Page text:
emhat, meet together for the last time in the flesh, and for 
the last time part. 





CBOUCHED upon the floor gazing 
at the dead body of my father, 
who had lived to curse me, the 
utterly accursed, while the dark- 
ness crept and gathered round us, 
till at length the dead and I were 
alone in the black silence. Oh, 
how tell the misery of that hour ! 
Imagination cannot dream it, nor 
words paint it forth. Once more in my 
;1 ; ^V wretchedness I bethought me of death. A 

knife was at my girdle, with which I might cut 
the thread of sorrow and set my spirit free. Free? ay, 
free to fly and face the last vengeance of the Holy Gods ! 
Alas ! and alas ! I did not dare to die. Better the earth with 
all its woes than the quick approach of those miimagined 
terrors that, hovering in dim Amenti, wait the advent of the 

I grovelled on the ground and wept tears of agony for 
the lost unchanging past— wept till I could weep no more ; 



but no answer came from the silence — no answer but the 
echoes of my grief. Not a ray of hope ! My soul wandered 
in a darkness more utter than that which was about me — I 
Was forsaken of the Gods and cast out of men. Terror took 
hold upon me crouching in that lonely place hard by the 
majesty of the awful Dead. I rose to fly. How could I fly in 
this gloom ? — how find my path down the passages and amid 
the columns ? And where should I fly who had no place of 
refuge ? Once more I crouched down, and the great fear 
grew on me till the cold sweat ran from my brow and my 
soul was faint within me. Then, in my last despair, I prayed 
aloud to Isis, to whom I had not dared to pray for many days. 

1 Isis ! Holy Mother ! ' I cried ; ' put away Thy wrath, 
and of Thine infinite pity, Thou all-pitiful, hearken to the 
voice of the anguish of him who was Thy son and servant, 
but who by sin hath fallen from the vision of Thy love. 
throned Glory, who, being in all things, hast of all things 
understanding and of all griefs knowledge, cast the weight of 
Thy mercy against the scale of my evil-doing, and make the 
balance equal. Look down upon my woe, and measure it ; 
count up the sum of my repentance, and take Thou note of 
the flood of sorrow that sweeps my soul away. Thou Holy,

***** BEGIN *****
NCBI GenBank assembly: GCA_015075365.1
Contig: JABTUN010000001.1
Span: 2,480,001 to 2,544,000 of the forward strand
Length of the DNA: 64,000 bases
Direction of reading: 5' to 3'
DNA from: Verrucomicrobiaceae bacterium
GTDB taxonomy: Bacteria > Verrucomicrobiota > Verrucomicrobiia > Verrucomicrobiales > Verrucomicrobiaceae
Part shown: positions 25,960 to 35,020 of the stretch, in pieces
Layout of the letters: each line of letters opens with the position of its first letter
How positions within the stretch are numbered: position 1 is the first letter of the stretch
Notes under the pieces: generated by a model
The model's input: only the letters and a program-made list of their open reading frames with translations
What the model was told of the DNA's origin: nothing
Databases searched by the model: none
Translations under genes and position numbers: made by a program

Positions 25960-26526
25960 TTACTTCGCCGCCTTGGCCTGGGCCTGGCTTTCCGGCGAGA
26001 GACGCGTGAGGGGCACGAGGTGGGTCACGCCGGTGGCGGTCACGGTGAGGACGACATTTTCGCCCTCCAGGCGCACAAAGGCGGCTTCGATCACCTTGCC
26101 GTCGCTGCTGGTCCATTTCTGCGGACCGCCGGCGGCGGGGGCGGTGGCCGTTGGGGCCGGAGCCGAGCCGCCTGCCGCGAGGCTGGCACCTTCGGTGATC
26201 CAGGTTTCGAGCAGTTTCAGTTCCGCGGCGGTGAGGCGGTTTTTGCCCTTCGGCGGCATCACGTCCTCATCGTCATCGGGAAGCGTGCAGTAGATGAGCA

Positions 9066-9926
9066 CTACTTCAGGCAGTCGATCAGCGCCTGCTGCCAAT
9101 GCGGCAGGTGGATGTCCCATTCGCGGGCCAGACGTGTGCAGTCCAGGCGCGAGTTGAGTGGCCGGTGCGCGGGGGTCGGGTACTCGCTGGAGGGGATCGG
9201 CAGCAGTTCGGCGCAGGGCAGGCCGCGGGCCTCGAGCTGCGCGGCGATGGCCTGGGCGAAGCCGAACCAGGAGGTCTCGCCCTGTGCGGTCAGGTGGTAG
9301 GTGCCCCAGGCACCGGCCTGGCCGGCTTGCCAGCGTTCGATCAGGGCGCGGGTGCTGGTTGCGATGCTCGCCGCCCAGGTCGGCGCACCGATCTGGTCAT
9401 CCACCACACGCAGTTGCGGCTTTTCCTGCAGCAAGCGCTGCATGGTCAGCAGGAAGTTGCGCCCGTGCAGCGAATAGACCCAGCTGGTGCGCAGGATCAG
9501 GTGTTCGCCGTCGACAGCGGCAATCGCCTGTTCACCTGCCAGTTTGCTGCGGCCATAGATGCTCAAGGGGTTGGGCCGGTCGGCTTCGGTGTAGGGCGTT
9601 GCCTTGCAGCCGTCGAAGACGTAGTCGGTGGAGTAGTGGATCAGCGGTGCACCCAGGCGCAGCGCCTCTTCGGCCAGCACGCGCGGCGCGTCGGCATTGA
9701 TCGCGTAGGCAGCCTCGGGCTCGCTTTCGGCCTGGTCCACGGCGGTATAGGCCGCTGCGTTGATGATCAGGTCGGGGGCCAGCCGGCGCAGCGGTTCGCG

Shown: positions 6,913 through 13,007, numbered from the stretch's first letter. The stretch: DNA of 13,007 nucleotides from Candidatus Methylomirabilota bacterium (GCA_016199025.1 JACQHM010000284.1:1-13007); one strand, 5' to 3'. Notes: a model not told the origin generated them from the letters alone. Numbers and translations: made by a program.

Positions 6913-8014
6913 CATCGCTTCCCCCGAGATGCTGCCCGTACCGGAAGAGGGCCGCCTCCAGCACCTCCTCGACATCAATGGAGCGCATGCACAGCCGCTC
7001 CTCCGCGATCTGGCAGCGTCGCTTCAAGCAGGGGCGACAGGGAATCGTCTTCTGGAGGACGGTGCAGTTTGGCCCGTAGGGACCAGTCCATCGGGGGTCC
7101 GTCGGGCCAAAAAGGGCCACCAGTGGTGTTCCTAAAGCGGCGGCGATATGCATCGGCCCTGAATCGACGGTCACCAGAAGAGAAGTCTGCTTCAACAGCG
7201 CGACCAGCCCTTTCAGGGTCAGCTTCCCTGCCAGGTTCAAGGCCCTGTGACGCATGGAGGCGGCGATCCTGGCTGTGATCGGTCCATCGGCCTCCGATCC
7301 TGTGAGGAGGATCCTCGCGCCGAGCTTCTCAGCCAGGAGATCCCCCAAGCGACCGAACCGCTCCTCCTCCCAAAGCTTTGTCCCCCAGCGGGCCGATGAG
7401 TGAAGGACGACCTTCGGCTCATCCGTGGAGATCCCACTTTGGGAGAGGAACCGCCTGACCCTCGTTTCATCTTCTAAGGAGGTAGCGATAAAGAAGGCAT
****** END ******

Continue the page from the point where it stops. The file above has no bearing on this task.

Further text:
whom it was given to me to look upon face to face, by that 
dread hour of commune I summon Thee ; I summon Thee by 
the mystic word. Come, then, in mercy, to save me ; or, in 
anger, to make an end of that which can no more be borne.' 

And, rising from my knees, I stretched out my arms and 
dared to cry aloud the Word of Fear, to use which un- 
worthily is death. 

Swiftly the answer came. For in the silence I heard the 
sound of the shaken sistra heralding the coming of the Glory. 
Then, at the far end of the chamber, grew the semblance of 
the horned moon, gleaming faintly ill the darkness, and betwixt 


(the golden horns rested a small dark cloud, in and out of 
which the fiery serpent climbed. 

My knees waxed loose in the presence of the Glory, and 
1 sank down before it. 

Then Bpake the small, sweet Voice within the cloud : 

' Harmachis, who wast my servant and my son, I have 
heard thy prayer, and the summons that thou hast dared to 
utter, which on the lips of one with whom I have communed, 
hath power to draw Me from the Uttermost. No more, Har- 
machis, may we be one in the bond of Love Divine, for thou 
hast put Me away of thine own act. Therefore, after this 
long silence I come, Harmachis, clothed in terrors, and, per- 
chance, ready for vengeance, for not lightly can Isis be drawn 
from the halls of Her Divinity.' 

1 Smite, Groddess! ' I answered. ' Smite, and give me over 
to those who wreak Thy vengeance ; for I can no longer bear 
the burden of my woe ! ' 

' And if thou canst not bear thy burden here, upon this 
upper earth,' came the soft reply, ' how then shalt thou bear 
the greater burden that shall be laid upon thee there, coming 
defiled and yet unpurified into my dim realm of Death, that 
is Life and Change unending? Nay, Harmachis, I smite not, 
for not all am I wroth that thou hast dared to utter the awful 
Word which calls Me dow r n to thee. Hearken, Harmachis ; 
I praise not, and I reproach not, for I am the Minister of 
Reward and Punishment and the Executrix of Decrees ; and 
if I give, I give in silence ; and if I smite, in silence I do 
smite. Therefore, I will add naught to thy burden by the 
weight of heavy words, though through thee it has come to 
pass that soon shall Isis, the Mother-Mystery, be but a 
memory in Egypt. Thou hast sinned, and heavy shall be 
thy punishment, as I did warn thee, both in the flesh and in my 
kingdom of Amenti. But I told thee that there is a road of 

s 2 


repentance, and surely thy feet are set thereon, and therein 
must thou walk with a humble heart, eating of the bread of 
bitterness, till such time as thy doom be measured.' 

1 Have I, then, no hope, Holy ? ' 

' That which is done, Harmachis, is done, nor can its 
issues be altered. Khem shall no more be free till all its 
temples are as the desert dust ; strange Peoples shall, from